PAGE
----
The Game Store War is in full swing, with developers of all sizes becoming increasingly vocal about which digital storefronts they believe in. In the past, Ubisoft has been very frank in its criticisms of Steam, which is currently the top dog in the digital PC marketplace, and it even opted to exclude The Division 2 from Valve's platform. Now, the publisher has gone even further, slamming Valve's revenue model for Steam and calling it "unrealistic."
Ubisoft's Vice President of Partnerships and Revenue Chris Early stated that Steam's current business model is "unrealistic" and that "it doesn't reflect where the world is today in terms of distribution." It isn't the most biting takedown at face value, but it is pretty indicative of how Ubisoft feels about Valve's monetization and explains why Ubisoft had The Division 2 opt for the Epic Game Store instead of Steam.
Steam has a revenue split 0f 70/30, which many developers on PC have begun to speak out against, primarily due to the Epic Games Store's 88/12 revenue split. Epic has also been paying out lucrative exclusivity contracts to developers, guaranteeing that these developers' games will at least break even. Doing so has upset some players, but it has given developers peace of mind as well. That being said, the developer behind Darq did turn down an exclusivity agreement to maintain trust with his fans.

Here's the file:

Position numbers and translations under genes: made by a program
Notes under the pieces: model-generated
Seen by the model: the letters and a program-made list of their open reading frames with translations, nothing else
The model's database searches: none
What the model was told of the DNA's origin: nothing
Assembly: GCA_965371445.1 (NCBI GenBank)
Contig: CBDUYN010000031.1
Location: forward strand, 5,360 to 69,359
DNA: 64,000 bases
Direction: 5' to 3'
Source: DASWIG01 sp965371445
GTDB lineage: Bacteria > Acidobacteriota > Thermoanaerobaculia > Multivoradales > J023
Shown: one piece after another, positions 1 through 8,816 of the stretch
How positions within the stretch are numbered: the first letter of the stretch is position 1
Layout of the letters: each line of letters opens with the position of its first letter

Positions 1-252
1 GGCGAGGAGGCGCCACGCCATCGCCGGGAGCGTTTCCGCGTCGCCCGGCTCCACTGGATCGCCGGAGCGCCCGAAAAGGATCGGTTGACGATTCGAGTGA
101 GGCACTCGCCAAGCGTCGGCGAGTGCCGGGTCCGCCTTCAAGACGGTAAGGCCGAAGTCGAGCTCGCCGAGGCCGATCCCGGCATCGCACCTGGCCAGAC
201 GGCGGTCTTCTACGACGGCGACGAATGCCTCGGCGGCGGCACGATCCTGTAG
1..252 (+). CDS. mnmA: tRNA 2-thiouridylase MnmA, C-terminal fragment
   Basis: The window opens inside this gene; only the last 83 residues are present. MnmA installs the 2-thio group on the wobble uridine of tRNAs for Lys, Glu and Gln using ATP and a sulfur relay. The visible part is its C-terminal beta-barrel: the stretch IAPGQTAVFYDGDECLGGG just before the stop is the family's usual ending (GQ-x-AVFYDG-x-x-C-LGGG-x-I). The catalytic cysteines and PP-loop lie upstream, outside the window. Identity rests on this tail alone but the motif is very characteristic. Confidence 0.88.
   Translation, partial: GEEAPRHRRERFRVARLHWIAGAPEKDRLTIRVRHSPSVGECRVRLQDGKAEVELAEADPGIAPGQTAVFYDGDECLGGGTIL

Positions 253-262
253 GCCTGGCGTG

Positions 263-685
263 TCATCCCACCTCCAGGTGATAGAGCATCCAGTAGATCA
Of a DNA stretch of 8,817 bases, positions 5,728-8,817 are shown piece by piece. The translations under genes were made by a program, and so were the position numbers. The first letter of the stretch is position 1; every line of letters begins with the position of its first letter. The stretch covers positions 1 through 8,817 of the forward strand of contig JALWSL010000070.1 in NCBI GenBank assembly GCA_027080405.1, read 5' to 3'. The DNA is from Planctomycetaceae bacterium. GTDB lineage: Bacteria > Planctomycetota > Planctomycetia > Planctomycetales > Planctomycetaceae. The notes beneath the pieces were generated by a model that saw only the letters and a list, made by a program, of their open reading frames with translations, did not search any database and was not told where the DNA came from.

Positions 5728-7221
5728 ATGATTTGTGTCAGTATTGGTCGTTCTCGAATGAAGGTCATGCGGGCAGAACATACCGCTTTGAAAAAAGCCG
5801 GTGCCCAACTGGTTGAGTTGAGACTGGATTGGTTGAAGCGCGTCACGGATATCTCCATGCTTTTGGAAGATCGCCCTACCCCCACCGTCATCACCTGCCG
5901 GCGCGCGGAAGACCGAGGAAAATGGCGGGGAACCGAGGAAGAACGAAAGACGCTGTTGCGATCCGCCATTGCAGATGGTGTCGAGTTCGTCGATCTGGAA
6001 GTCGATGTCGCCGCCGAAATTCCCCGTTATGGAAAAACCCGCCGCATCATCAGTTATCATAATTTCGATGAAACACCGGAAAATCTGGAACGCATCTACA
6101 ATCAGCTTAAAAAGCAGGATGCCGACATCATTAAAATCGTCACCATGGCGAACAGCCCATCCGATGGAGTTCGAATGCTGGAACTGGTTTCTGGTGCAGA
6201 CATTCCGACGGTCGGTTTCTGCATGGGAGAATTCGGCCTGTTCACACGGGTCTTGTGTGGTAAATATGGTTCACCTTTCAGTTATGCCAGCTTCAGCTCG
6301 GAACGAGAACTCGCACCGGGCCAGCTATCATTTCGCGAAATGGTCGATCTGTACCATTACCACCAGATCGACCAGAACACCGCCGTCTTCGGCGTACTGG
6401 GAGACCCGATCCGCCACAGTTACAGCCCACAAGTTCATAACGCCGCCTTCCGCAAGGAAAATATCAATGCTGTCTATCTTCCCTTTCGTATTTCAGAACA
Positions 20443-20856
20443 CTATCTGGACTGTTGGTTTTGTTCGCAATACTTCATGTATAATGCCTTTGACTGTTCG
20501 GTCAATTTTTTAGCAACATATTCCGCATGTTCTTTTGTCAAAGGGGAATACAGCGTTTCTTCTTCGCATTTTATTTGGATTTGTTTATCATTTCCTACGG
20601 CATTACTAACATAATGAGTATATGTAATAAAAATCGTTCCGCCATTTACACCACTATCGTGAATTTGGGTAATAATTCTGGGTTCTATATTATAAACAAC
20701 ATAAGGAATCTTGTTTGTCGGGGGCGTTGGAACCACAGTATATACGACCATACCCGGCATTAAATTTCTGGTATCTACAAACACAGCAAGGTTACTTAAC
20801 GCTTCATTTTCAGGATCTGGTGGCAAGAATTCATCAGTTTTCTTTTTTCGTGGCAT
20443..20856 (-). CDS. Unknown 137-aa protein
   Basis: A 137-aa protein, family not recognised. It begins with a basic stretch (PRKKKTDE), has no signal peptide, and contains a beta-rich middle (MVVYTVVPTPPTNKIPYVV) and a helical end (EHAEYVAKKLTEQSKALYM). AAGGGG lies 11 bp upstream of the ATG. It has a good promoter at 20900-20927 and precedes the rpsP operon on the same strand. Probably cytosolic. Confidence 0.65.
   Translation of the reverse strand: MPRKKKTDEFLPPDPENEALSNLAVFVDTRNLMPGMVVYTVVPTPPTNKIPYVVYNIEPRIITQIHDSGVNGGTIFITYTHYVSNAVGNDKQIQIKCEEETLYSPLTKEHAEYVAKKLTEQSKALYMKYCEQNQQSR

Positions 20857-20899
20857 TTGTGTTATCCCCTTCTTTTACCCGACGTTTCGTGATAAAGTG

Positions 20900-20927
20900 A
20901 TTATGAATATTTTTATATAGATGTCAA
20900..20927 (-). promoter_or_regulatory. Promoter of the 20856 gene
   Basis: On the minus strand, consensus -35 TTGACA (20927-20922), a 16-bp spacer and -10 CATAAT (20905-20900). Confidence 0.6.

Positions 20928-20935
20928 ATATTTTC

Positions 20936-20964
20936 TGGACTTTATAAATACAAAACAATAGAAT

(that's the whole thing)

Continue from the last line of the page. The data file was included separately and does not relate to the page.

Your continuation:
Early's comments do indicate that Ubisoft's opinion of Steam has continued to sour, and it'll be interesting to see if future Ubisoft games avoid the platform as The Division 2 did. The publisher did put The Division 2 on the Epic Game Store, and it's possible that it will continue to do so with its other games as it builds an audience. That being said, Ubisoft also has its own distribution platform, Uplay, and it could sell exclusively there to keep 100% of the revenue. Uplay has a much smaller install base, though, and it likely wouldn't move as many copies that way.
Only time will tell if Valve will succumb to industry pressure and change its revenue model, which some developers have called "outrageous," but it's hard to imagine that competition with the Epic Game Store isn't having something of an effect. Either way, the battle for king of PC distribution probably won't be over for quite some time.
Source: New York Times